Brazil calls on atomic-weapon states to disarm

08:28, May 04, 2010      

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Brazilian Foreign Minister Celso Amorim on Monday called on nuclear-weapon states to work towards the total elimination of atomic weapons to rectify the " intrinsically unfair" nature of the Nuclear Non-Proliferation Treaty.

"Nuclear disarmament requires comprehensive and verifiable steps, as well as a precise and realistic timetable," Amorim said at the 2010 Review Conference, which began here at the United Nations on Monday. "It is the belief that nuclear weapons will be eliminated in a foreseeable future that offers us the ultimate guarantee against nuclear proliferation."

The 40-year old Treaty is founded on the ultimate bargain between the haves and have-nots: Nuclear-weapons states agree to eliminate their arsenals, non-nuclear weapons states promise not to acquire such weapons and all parties to the Treaty are guaranteed the right to peacefully use nuclear energy so long as obligations are met.

The NPT does not outright call for the U.S., Russia, Britain, France, and China to eliminate their nuclear arms but Article VI of the Treaty obliges nuclear-weapon states to conduct negotiations on such matters in "good faith."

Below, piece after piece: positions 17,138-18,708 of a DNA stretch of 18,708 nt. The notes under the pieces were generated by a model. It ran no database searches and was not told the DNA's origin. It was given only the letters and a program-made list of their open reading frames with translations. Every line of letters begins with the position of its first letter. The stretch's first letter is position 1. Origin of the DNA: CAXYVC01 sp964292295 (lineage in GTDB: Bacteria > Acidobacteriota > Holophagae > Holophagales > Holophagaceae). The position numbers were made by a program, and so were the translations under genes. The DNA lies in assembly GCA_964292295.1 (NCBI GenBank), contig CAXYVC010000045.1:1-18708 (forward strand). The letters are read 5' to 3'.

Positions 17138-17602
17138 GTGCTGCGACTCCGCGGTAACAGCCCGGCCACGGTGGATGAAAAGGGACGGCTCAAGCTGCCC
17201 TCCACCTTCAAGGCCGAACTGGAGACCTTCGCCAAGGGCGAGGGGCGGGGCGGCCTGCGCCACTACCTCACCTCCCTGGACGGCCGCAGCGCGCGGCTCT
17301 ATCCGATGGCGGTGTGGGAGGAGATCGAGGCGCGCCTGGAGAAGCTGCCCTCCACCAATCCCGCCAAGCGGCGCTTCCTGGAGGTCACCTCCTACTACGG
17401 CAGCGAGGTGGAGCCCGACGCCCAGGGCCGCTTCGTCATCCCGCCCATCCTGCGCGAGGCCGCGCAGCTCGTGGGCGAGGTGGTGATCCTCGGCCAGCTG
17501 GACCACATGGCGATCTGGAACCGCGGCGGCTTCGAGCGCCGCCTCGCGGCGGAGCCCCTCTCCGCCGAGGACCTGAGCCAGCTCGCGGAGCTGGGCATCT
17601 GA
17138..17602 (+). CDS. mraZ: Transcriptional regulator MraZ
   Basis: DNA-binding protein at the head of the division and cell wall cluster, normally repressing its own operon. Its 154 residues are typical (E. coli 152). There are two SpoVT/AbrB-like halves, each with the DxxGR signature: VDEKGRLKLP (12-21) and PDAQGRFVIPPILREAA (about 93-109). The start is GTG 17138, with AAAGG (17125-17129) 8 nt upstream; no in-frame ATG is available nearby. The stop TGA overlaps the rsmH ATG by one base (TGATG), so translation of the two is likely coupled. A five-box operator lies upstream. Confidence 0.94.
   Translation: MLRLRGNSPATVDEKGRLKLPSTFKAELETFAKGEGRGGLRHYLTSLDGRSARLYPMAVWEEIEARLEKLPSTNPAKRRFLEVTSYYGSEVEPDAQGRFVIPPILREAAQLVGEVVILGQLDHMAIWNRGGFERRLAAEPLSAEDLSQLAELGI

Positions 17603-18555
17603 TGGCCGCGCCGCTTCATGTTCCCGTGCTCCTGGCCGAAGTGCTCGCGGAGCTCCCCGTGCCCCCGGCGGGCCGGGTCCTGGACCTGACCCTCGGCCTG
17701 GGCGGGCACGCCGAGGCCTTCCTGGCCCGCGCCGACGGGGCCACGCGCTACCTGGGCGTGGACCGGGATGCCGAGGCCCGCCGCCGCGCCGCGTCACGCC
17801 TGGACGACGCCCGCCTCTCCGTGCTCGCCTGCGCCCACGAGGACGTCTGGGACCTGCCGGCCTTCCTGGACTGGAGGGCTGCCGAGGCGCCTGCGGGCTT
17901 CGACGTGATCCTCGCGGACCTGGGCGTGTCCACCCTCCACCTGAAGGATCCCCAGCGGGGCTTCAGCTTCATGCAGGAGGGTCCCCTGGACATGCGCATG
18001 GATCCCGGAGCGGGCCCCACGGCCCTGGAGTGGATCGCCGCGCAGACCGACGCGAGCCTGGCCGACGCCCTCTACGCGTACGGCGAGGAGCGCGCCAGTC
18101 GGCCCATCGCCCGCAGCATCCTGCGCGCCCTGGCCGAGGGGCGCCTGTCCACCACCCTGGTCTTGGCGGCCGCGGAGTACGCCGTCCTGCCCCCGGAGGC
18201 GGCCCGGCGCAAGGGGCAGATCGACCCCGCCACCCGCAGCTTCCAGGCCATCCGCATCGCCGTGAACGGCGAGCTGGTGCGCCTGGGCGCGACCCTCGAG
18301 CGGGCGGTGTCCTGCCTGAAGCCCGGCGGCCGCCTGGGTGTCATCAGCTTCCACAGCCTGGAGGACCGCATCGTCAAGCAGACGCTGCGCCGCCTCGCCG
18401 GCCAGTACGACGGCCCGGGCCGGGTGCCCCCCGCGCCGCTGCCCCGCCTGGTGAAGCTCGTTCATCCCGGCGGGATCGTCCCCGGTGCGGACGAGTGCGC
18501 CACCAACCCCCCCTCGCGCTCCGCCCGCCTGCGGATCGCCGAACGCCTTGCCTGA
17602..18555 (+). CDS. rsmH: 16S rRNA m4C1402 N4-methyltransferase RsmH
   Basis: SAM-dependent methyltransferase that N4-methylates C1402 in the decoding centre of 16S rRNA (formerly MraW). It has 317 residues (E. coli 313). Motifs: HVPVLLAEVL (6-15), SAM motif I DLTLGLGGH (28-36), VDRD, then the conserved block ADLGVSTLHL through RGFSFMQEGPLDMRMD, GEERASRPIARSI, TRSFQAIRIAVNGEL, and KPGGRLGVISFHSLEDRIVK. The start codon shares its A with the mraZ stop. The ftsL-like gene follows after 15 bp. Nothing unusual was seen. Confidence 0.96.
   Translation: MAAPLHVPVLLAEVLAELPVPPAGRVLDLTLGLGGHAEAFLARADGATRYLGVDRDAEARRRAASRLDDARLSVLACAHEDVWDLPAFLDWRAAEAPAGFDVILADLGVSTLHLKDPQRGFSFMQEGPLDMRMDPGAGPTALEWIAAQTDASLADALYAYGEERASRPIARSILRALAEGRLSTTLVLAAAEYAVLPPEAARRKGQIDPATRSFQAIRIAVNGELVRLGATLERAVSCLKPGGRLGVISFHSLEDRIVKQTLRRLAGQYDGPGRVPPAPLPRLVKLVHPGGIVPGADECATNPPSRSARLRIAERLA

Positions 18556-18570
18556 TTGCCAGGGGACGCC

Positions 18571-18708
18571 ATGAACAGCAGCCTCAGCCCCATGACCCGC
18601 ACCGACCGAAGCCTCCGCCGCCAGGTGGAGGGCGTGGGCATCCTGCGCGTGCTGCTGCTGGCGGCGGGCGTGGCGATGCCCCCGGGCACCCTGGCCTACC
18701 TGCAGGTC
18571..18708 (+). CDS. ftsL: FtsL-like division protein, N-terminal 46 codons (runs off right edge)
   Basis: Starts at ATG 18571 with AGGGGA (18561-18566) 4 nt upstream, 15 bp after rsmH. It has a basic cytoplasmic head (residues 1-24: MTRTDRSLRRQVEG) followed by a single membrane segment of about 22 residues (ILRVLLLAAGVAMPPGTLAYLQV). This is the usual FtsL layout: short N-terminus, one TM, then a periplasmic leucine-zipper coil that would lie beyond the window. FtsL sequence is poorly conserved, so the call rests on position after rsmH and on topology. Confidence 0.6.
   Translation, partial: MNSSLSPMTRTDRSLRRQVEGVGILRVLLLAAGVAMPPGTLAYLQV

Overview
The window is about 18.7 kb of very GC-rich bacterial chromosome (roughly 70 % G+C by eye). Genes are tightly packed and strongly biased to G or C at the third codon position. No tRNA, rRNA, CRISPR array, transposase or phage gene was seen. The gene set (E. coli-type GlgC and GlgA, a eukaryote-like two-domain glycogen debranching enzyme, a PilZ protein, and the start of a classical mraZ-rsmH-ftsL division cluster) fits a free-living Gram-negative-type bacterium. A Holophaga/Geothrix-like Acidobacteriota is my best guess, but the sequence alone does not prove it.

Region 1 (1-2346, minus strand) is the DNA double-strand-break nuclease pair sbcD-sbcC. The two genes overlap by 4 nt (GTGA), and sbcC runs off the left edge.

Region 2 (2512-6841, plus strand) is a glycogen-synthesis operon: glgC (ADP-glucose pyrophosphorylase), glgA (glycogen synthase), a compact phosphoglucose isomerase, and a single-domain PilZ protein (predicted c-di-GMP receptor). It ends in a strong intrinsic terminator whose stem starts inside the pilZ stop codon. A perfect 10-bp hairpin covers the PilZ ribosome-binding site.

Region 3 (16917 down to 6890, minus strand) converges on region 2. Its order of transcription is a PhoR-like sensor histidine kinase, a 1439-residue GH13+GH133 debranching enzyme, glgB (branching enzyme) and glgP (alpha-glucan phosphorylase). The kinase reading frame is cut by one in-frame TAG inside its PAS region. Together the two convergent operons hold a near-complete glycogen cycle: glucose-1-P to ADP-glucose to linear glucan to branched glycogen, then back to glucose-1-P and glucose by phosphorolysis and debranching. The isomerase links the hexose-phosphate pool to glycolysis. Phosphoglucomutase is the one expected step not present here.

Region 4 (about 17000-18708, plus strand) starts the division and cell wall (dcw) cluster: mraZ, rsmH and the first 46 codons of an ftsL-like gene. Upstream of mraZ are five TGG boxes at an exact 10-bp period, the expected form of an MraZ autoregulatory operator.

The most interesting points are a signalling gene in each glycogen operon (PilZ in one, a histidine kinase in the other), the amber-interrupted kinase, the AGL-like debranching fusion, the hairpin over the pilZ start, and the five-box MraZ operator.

"Unfair as it is, the NPT contains in Article VI the seed of its own self-correction," Amorim said. "Failure to implement Article VI, however, perpetuates a destructive imbalance."

Amorim cautioned against preventing NPT parties from exercising their right to peaceful nuclear activities as long as they comply with requirements set forth in the NPT and by the UN atomic watchdog, the International Atomic Energy Agency (IAEA).

Doubts about compliance and implementation of the Treaty should be dealt with through dialogue and negotiations, he said, referring to the Iranian nuclear issue.

In a brief statement last month about separate bilateral meetings with Chinese and Indian leaders, Amorim said that based on past experiences and on Iran's particular situation, "sanctions not only are inefficient but in some cases can be counterproductive."



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